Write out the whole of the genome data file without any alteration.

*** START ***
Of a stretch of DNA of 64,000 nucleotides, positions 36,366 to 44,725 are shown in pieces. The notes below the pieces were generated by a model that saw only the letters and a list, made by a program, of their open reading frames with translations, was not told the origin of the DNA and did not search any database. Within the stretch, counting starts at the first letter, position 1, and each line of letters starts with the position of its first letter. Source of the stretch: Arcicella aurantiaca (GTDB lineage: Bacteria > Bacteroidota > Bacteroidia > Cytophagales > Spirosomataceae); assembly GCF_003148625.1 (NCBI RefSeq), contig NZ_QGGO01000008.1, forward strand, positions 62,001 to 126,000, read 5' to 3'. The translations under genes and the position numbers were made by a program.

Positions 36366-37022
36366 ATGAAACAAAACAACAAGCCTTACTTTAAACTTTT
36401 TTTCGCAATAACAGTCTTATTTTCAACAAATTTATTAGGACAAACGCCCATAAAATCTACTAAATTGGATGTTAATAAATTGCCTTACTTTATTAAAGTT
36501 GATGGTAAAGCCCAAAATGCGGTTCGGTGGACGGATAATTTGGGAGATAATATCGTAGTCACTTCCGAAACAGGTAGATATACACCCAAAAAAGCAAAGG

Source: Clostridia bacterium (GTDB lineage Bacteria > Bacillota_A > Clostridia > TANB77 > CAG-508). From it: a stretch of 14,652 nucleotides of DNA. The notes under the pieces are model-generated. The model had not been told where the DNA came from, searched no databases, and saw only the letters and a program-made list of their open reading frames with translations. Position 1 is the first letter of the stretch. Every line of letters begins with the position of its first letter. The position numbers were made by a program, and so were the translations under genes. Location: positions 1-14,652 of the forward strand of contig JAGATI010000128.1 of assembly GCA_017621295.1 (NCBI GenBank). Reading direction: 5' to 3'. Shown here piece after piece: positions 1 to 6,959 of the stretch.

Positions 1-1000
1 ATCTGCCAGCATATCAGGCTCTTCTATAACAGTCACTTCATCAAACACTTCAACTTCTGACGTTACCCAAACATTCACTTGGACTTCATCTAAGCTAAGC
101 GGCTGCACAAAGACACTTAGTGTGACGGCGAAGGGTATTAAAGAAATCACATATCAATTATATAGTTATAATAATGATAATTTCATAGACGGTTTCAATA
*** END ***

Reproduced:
Of a stretch of DNA of 64,000 nucleotides, positions 36,366 to 44,725 are shown in pieces. The notes below the pieces were generated by a model that saw only the letters and a list, made by a program, of their open reading frames with translations, was not told the origin of the DNA and did not search any database. Within the stretch, counting starts at the first letter, position 1, and each line of letters starts with the position of its first letter. Source of the stretch: Arcicella aurantiaca (GTDB lineage: Bacteria > Bacteroidota > Bacteroidia > Cytophagales > Spirosomataceae); assembly GCF_003148625.1 (NCBI RefSeq), contig NZ_QGGO01000008.1, forward strand, positions 62,001 to 126,000, read 5' to 3'. The translations under genes and the position numbers were made by a program.

Positions 36366-37022
36366 ATGAAACAAAACAACAAGCCTTACTTTAAACTTTT
36401 TTTCGCAATAACAGTCTTATTTTCAACAAATTTATTAGGACAAACGCCCATAAAATCTACTAAATTGGATGTTAATAAATTGCCTTACTTTATTAAAGTT
36501 GATGGTAAAGCCCAAAATGCGGTTCGGTGGACGGATAATTTGGGAGATAATATCGTAGTCACTTCCGAAACAGGTAGATATACACCCAAAAAAGCAAAGG

Source: Clostridia bacterium (GTDB lineage Bacteria > Bacillota_A > Clostridia > TANB77 > CAG-508). From it: a stretch of 14,652 nucleotides of DNA. The notes under the pieces are model-generated. The model had not been told where the DNA came from, searched no databases, and saw only the letters and a program-made list of their open reading frames with translations. Position 1 is the first letter of the stretch. Every line of letters begins with the position of its first letter. The position numbers were made by a program, and so were the translations under genes. Location: positions 1-14,652 of the forward strand of contig JAGATI010000128.1 of assembly GCA_017621295.1 (NCBI GenBank). Reading direction: 5' to 3'. Shown here piece after piece: positions 1 to 6,959 of the stretch.

Positions 1-1000
1 ATCTGCCAGCATATCAGGCTCTTCTATAACAGTCACTTCATCAAACACTTCAACTTCTGACGTTACCCAAACATTCACTTGGACTTCATCTAAGCTAAGC
101 GGCTGCACAAAGACACTTAGTGTGACGGCGAAGGGTATTAAAGAAATCACATATCAATTATATAGTTATAATAATGATAATTTCATAGACGGTTTCAATA